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The 9/11 decade: address to the United States Studies Centre, Sydney



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ATTORNEY-GENERAL

HON ROBERT McCLELLAND MP

ADDRESS TO THE UNITED STATES STUDIES CENTRE

‘THE 9/11 DECADE’

SYDNEY

TUESDAY, 7 JUNE 2011

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First, may I acknowledge the traditional owners of the land we meet on - and pay my

respects to their elders, both past and present.

 Professor Geoffrey Garrett, CEO of The United States Studies Centre;

 Distinguished guests, ladies and gentlemen.

The United States Studies Centre has become a significant leader in its field and I

sincerely appreciate the opportunity to speak with you today. The Centre‘s existence

within the University of Sydney reflects both the importance of our close friendship and

partnership with the United States, and indeed our shared values and goals.

Today, I will speak about the 9/11 decade - reflecting on our national security policy

response and outline what we intend to achieve in the coming years.

As we approach 10 years since 9/11, I recall the New York Times editorial of September

12, 2001 which defined the moment accurately. The Times wrote:

―It was one of those moments in which history splits, and we define the world as

―before‖ and ―after‖.‖

Let me speak to the ―world after‖ and firstly turn to the demise of the perpetrator, Usama

Bin Laden. Bin Laden‘s death has attracted much interest and speculation on both the

implications for our national security policy response, and for the future of Al Qa‘ida.

Bin Laden‘s death is an important milestone in the international fight against anti-Western

transnational terrorism, and a blow to the morale of Al Qa‘ida and those it inspires.

But as President Obama reminded us, ―...his death does not mark the end of our effort‖.

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Al Qa‘ida continues to receive ideological support from terrorist groups throughout the

world, including in South Asia, the Middle East, Afghanistan and parts of Africa. Al Qa‘ida‘s

ideology remains, and its ability to morph and change its leadership and character to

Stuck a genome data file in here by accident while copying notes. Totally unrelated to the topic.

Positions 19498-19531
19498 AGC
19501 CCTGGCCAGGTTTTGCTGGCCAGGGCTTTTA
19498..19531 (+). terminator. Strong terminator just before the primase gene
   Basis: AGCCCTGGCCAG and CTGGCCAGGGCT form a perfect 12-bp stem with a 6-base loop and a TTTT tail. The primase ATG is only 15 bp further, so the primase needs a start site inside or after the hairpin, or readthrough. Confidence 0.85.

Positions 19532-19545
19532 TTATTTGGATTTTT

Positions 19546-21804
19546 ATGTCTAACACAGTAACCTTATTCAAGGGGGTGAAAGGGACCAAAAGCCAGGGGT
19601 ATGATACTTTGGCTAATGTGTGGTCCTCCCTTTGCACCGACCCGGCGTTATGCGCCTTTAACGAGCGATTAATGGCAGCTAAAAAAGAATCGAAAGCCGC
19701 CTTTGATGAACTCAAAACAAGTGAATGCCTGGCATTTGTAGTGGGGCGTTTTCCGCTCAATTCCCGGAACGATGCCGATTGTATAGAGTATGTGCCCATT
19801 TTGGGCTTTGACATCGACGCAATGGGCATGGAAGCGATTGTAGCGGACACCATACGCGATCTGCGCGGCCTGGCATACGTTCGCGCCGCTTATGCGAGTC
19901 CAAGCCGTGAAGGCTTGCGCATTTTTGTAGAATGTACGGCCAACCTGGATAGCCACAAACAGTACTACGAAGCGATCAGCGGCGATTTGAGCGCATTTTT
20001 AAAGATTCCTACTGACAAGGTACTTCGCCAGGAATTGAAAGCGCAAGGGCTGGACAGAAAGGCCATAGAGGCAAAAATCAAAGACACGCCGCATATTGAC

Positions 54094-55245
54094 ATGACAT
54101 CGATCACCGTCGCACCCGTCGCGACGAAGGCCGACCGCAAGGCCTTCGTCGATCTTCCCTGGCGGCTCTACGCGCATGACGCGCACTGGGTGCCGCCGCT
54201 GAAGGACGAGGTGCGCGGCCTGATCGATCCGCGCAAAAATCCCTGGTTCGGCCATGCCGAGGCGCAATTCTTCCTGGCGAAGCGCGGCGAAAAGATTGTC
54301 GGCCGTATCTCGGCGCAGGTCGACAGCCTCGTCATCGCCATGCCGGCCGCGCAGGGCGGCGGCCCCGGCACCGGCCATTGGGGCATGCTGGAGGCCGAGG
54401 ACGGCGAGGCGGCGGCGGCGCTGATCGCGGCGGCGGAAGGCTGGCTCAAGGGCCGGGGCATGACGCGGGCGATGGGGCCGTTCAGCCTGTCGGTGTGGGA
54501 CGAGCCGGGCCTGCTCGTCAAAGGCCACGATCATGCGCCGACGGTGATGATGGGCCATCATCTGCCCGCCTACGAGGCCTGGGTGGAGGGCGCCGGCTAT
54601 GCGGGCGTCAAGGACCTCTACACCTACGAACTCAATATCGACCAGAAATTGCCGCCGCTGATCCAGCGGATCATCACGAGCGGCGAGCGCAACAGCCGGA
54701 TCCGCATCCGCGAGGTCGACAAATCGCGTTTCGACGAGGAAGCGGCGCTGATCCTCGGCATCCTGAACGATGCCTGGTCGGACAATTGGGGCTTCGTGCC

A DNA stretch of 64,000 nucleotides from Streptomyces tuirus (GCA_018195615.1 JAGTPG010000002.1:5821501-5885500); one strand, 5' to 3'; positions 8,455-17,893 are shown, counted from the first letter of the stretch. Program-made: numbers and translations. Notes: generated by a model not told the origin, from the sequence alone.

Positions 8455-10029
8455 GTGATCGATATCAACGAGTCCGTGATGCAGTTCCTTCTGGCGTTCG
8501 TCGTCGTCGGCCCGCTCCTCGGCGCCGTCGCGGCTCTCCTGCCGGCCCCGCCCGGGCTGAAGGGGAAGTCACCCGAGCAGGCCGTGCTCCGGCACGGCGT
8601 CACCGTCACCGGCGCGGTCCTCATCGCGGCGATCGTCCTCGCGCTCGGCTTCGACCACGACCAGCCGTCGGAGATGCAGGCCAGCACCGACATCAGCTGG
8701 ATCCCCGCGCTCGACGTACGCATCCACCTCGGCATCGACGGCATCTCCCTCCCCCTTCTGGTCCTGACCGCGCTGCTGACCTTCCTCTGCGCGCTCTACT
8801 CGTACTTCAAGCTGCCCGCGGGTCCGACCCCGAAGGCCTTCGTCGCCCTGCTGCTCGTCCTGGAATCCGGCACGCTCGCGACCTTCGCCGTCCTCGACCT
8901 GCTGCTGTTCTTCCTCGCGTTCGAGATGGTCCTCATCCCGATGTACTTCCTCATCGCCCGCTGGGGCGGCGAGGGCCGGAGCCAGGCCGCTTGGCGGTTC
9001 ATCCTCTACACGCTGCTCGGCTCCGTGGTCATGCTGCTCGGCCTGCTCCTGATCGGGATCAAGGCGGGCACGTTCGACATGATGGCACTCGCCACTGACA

accommodate extremist sympathisers cannot be underestimated.

While terrorists have a relatively narrow global appeal, their brutality has lost them some

supporters. Furthermore, recent developments in the Middle East and North Africa have

demonstrated that people power - not violence - has produced political change,

democracy and reform. Many of us hope that these events will serve as a catalyst to bring

an end to extremism in the longer term, though it is obviously still too early to tell.

Australia has not been immune to the planning and activities of violent extremists. We

have been directly impacted by the most dramatic attacks of the past decade, including

9/11, the attacks in Bali, Jakarta, and in London.

Since 9/11, our law enforcement and national security agencies have worked tirelessly

together to detect and disrupt several threats to our national security. Since 2000, there

have been four major terrorist plots disrupted in Australia. To date, 38 individuals have

been prosecuted as a result of counter-terrorism operations and 23 have been convicted.

Significantly, 37 of the 38 people prosecuted are Australian citizens and 21 of the 38 were

born in Australia.

For this reason, the Government has focussed on the risk of vulnerable individuals in

Australia becoming radicalised to the point of being willing to use violence.

Countering Violent Extremism

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Immediately after 9/11 there was much focus on an armed response, tough terrorism

laws, and physical security measures, all of which have brought results through the

detection and deterrence of terrorist activity.

What was less appreciated, however, was that a comprehensive counter-terrorism

response needed to include broader strategies to lessen the appeal of extremist ideologies

that fuel terrorism in the first place. The need to not only be tough on terrorism, but

tough on the causes of terrorism. In essence, the old adage of prevention being better

than cure.

President Obama spoke to this in his landmark 2009 speech at Al-Azhar University in

Cairo, stating that, ―the first issue that we have to confront is violent extremism in all of its

forms‖, going on to say that:

―Violent extremists have exploited tensions in a small but potent minority of

Muslims. The attacks of September 11, 2001 and the continued efforts of these

extremists to engage in violence against civilians has led some in my country to view

Islam as inevitably hostile not only to America and Western countries, but also to

human rights. All this has bred more fear and more mistrust.‖

I was very interested in a recent speech by United States Deputy National Security

Advisor, Denis McDonough, where he candidly admitted that for a long time, the United

States thought that their unique ‗melting pot‘ culture meant they were immune to the

recruiters trying to radicalise US citizens.

The Australian Government, like our allies in the United States and the United Kingdom,

recognise that addressing the causes of radicalisation leading to violent extremism must

be a priority.